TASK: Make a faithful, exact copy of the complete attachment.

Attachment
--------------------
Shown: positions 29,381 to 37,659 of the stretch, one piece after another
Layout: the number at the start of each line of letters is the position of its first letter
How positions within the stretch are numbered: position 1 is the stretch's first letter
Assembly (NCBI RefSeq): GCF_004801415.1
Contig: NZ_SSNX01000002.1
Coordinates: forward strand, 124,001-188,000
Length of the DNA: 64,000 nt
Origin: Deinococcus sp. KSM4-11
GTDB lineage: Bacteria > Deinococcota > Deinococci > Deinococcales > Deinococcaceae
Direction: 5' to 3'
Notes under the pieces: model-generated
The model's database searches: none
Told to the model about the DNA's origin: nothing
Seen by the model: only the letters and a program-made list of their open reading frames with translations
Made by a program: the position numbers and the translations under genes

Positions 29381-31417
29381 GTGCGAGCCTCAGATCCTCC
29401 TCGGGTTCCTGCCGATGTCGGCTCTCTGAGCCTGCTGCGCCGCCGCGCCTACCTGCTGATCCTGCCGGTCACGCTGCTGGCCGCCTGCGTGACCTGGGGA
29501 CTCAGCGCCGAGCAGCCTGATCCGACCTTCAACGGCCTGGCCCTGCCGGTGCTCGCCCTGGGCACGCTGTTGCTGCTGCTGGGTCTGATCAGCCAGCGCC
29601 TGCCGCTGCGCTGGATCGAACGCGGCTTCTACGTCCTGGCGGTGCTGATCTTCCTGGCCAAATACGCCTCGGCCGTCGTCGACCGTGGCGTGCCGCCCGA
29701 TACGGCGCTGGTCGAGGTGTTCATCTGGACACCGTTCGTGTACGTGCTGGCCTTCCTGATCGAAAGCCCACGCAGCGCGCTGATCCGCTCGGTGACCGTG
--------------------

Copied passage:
Shown: positions 29,381 to 37,659 of the stretch, one piece after another
Layout: the number at the start of each line of letters is the position of its first letter
How positions within the stretch are numbered: position 1 is the stretch's first letter
Assembly (NCBI RefSeq): GCF_004801415.1
Contig: NZ_SSNX01000002.1
Coordinates: forward strand, 124,001-188,000
Length of the DNA: 64,000 nt
Origin: Deinococcus sp. KSM4-11
GTDB lineage: Bacteria > Deinococcota > Deinococci > Deinococcales > Deinococcaceae
Direction: 5' to 3'
Notes under the pieces: model-generated
The model's database searches: none
Told to the model about the DNA's origin: nothing
Seen by the model: only the letters and a program-made list of their open reading frames with translations
Made by a program: the position numbers and the translations under genes

Positions 29381-31417
29381 GTGCGAGCCTCAGATCCTCC
29401 TCGGGTTCCTGCCGATGTCGGCTCTCTGAGCCTGCTGCGCCGCCGCGCCTACCTGCTGATCCTGCCGGTCACGCTGCTGGCCGCCTGCGTGACCTGGGGA
29501 CTCAGCGCCGAGCAGCCTGATCCGACCTTCAACGGCCTGGCCCTGCCGGTGCTCGCCCTGGGCACGCTGTTGCTGCTGCTGGGTCTGATCAGCCAGCGCC
29601 TGCCGCTGCGCTGGATCGAACGCGGCTTCTACGTCCTGGCGGTGCTGATCTTCCTGGCCAAATACGCCTCGGCCGTCGTCGACCGTGGCGTGCCGCCCGA
29701 TACGGCGCTGGTCGAGGTGTTCATCTGGACACCGTTCGTGTACGTGCTGGCCTTCCTGATCGAAAGCCCACGCAGCGCGCTGATCCGCTCGGTGACCGTG